Dr Bart Fraaije joins NIAB

19 Jun 2020
Dr Bart Fraaije has been appointed by NIAB to lead its research programme on disease control.

He will be expanding NIAB’s research on new crop protection tools, fungicide resistance monitoring and developing optimal disease control programmes for fungal pathogens on cereals and other crops.

Dr Fraaije joins NIAB from Rothamsted Research where he led the Fungicide Research Group. At NIAB, he is working on fungicide sensitivity testing and resistance monitoring as part of projects funded by AHDB and the agrochemical industry. He will be working with NIAB plant breeders, wheat growers and the agrochemical industry on key diseases of wheat and barley, assessing fungicide performance and resistance development in both the laboratory setting and in the field. Combining the latest knowledge on disease epidemics, fungicide sensitivity monitoring and host resistance will further advance NIAB’s work collaborating with industry and research partners to deliver the best integrated pest management strategies onto farm.

Dr Richard Harrison, NIAB’s Director of Cambridge Crop Research says, “It is a pleasure to welcome Bart to the team at Cambridge and I’m confident our crop research programme will benefit enormously from his experience and knowledge, both in disease diagnostics and fungicide research. He is well known and respected across the UK and globally for his research on fungicide resistance monitoring and communication skills. We are looking forward to a new chapter in crop protection research at NIAB and our wider Cambridge partnerships.”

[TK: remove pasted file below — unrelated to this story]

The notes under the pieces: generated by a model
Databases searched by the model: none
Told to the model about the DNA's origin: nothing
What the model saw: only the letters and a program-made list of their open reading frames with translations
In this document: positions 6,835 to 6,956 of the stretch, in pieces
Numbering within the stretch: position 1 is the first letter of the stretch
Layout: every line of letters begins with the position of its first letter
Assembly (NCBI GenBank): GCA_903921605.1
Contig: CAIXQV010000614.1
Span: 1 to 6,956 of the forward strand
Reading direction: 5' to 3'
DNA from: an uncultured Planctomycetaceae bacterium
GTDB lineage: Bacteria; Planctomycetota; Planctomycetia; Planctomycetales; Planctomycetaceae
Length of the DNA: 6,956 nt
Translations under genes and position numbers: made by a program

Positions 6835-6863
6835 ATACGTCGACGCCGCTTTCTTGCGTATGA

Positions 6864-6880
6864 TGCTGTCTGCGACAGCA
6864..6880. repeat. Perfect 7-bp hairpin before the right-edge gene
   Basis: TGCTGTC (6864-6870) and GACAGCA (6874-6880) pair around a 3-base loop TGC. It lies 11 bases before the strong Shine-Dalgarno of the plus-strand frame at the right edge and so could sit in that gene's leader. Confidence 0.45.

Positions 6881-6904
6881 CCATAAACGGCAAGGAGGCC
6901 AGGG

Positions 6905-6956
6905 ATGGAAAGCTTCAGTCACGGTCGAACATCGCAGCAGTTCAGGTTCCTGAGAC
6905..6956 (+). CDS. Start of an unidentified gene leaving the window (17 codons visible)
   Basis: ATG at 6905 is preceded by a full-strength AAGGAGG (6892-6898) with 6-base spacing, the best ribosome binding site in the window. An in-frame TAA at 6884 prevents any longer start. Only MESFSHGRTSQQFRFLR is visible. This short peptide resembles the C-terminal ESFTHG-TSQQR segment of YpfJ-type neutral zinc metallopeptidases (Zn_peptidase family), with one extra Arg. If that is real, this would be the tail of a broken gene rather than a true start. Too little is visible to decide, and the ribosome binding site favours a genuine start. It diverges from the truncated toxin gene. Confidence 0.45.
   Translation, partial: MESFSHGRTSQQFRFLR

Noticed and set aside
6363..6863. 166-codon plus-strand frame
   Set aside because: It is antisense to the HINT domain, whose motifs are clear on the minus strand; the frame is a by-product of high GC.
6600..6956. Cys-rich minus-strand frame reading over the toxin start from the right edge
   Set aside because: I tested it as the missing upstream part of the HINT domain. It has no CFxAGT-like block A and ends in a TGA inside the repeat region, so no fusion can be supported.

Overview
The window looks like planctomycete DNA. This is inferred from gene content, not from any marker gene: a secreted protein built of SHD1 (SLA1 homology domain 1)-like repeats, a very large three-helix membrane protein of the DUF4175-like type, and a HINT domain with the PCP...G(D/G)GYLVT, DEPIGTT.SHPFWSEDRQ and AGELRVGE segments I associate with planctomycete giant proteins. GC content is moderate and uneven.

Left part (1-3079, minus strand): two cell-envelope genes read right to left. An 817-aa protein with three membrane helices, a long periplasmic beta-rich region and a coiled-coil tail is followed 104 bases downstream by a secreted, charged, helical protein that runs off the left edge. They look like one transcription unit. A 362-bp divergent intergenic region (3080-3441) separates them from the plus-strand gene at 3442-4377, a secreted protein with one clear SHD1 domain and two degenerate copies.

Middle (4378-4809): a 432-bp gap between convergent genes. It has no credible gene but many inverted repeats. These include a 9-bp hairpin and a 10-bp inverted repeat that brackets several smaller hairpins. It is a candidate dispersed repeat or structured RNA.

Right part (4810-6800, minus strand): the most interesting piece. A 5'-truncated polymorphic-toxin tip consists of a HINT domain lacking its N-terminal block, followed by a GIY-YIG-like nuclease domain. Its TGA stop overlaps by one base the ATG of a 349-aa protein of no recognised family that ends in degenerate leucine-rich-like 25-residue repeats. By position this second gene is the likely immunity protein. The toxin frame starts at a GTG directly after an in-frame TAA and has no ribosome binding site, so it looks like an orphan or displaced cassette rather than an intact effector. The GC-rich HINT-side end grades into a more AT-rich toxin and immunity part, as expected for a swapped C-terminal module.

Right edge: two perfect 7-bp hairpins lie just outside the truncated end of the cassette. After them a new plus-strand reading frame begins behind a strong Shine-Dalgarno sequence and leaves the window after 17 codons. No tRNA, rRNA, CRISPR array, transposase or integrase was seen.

Speaking about his appointment Dr Fraaije highlighted the opportunities in being part of an organisation that has an international reputation for independence and innovation in applied science. “There is an increased urgency to develop sustainable crop protection solutions in agriculture, both in the UK as well as globally. Joining NIAB is a great opportunity for me to work more closely with breeders, growers and industry in identifying the best crop protection tools that can be used in combination with resistant cultivars as part of an optimal disease management programme whilst minimising the risk of resistance development.”